Once an individual is appointed as an executor of an estate, they will have access to assets that belong to the estate. Some of these assets may involve liquid funds which the executor can utilize during the administration of the estate to complete this process. Some permissible uses would be retaining counsel to assist with administration, or using assets of the estate to pay any applicable taxes or expenses of the estate. Unfortunately, at times, the executor may improperly utilize estate assets for their benefit and not for the benefit of the estate or the beneficiaries of the same. Such misuse of estate funds by an executor would be a breach of the executor’s fiduciary duty.
In general, an executor may utilize estate assets when the executor is seeking to protect or preserve the assets of the estate, pay necessary expenses of the estate, or they are protecting the estate, or the decedent’s last will and testament from a challenge thereto. On the other hand, an executor may not use estate assets when they seek to either prosecute or defend a claim which only benefits them to the exclusion of the estate and its beneficiaries. For instance, the executor may not use estate assets to defend against a claim that they improperly converted non-probate assets of the decedent to the exclusion of the estate. Similarly, an executor may not utilize estate assets to bring claims which seek to recover assets solely for the benefit of the executor alone and not for the benefit of the entire estate or its beneficiaries.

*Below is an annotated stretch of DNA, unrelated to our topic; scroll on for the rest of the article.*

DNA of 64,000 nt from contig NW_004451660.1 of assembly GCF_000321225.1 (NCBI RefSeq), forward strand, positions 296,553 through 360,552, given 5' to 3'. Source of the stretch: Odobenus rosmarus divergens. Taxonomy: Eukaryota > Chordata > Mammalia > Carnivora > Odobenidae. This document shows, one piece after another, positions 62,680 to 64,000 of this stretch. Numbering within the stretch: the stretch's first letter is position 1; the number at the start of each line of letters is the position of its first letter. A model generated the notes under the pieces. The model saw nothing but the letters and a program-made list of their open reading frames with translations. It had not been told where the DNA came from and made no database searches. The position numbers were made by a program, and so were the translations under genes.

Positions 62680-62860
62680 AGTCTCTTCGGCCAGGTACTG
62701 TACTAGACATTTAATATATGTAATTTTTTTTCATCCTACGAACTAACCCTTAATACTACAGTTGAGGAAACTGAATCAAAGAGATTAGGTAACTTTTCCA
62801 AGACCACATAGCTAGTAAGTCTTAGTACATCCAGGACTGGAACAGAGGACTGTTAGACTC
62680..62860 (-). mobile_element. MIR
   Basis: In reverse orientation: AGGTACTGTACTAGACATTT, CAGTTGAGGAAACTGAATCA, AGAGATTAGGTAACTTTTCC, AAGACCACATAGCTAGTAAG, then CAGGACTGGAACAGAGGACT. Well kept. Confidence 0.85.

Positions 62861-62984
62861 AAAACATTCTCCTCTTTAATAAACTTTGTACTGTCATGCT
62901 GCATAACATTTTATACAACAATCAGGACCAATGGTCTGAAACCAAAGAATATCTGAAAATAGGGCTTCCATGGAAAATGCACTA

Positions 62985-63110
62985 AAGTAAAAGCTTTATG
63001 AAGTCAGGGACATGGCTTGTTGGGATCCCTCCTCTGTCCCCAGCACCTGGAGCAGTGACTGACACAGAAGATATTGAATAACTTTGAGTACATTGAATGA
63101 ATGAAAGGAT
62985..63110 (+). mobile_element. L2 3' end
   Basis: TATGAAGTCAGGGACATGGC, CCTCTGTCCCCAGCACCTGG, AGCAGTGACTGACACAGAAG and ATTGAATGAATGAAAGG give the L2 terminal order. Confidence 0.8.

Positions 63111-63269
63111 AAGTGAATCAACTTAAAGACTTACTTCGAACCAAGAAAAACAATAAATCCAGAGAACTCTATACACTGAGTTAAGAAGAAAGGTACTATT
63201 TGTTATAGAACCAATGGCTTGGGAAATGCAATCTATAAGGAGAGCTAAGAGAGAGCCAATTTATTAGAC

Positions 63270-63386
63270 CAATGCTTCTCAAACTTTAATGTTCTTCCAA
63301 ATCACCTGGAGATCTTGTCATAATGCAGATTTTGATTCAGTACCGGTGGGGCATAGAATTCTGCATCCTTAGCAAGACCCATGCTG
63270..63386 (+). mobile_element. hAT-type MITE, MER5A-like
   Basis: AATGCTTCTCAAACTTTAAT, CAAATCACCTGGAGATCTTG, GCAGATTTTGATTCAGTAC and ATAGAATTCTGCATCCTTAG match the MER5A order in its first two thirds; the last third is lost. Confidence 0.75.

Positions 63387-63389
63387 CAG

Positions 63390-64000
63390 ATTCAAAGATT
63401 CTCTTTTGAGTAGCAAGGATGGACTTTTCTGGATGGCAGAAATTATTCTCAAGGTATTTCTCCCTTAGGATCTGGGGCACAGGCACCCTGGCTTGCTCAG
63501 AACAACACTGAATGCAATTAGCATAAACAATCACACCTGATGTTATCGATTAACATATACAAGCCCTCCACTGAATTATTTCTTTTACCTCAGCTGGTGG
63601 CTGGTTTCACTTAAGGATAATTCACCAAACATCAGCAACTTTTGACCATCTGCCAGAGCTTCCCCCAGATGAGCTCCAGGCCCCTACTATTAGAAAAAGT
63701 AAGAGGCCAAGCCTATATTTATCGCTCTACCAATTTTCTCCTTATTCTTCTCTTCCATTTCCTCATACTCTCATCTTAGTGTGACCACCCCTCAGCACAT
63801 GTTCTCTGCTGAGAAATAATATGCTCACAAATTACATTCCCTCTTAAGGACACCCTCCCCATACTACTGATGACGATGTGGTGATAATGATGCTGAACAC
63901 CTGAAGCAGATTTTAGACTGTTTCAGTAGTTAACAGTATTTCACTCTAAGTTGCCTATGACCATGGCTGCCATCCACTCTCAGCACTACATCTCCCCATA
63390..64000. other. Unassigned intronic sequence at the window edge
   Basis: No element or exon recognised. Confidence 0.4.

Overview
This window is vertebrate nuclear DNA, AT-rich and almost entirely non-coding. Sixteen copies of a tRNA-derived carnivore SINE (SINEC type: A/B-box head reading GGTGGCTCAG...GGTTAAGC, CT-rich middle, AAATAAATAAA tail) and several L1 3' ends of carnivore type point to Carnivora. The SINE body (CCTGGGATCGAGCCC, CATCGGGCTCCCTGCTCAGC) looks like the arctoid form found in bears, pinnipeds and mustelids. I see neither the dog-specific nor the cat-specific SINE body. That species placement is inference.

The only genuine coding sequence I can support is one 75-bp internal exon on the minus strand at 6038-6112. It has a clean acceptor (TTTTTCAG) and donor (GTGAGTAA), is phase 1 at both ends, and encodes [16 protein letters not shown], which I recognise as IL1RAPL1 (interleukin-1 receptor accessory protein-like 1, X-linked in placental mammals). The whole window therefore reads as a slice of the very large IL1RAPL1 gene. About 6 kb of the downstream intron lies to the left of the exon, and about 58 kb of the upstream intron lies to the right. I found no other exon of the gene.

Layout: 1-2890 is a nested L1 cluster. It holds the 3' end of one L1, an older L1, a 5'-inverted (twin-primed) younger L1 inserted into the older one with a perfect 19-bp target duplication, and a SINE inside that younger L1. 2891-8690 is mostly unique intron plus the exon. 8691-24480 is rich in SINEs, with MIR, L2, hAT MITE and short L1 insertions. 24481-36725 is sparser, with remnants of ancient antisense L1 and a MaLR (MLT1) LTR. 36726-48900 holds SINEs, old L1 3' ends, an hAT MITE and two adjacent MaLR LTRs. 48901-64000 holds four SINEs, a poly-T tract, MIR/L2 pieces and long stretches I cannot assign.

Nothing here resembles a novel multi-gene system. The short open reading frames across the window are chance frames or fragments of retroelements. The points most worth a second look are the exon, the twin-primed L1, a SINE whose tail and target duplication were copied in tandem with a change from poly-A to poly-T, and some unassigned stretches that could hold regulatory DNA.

The last category of claims when an executor may not utilize estate assets are claims where there is evidence of the executor’s breach of fiduciary duty to the estate and/or its beneficiaries. An example would be where the executor has improperly taken estate assets for his/her benefit, and thereafter, seeks to utilize estate assets to defend against claims brought by beneficiaries of the estate. Under these circumstances, the executor cannot utilize estate assets to defend against wrongdoings the executor perpetrated while the executor of the estate. Another example would be where the executor utilizes estate assets to defend against or to bring claims in their favor concerning matters that do not involve protecting or preserving estate assets, or are entirely unrelated to the estate.
Should an executor improperly utilize estate assets for claims that do not seek to protect or preserve estate assets, or do not involve the business of the estate, a beneficiary of the estate can file an action to require that the executor return all improperly utilized funds to the estate, and further, to seek surcharges against the executor. In such a breach of fiduciary duty claim, the party which brought the claim against the executor may be entitled to an award of counsel fees from the court. These claims can be complex, and thus, it is suggested that competent counsel be retained. The focus of such a claim would be to put the estate in the same position it would have been but for the executor’s wrongful conduct.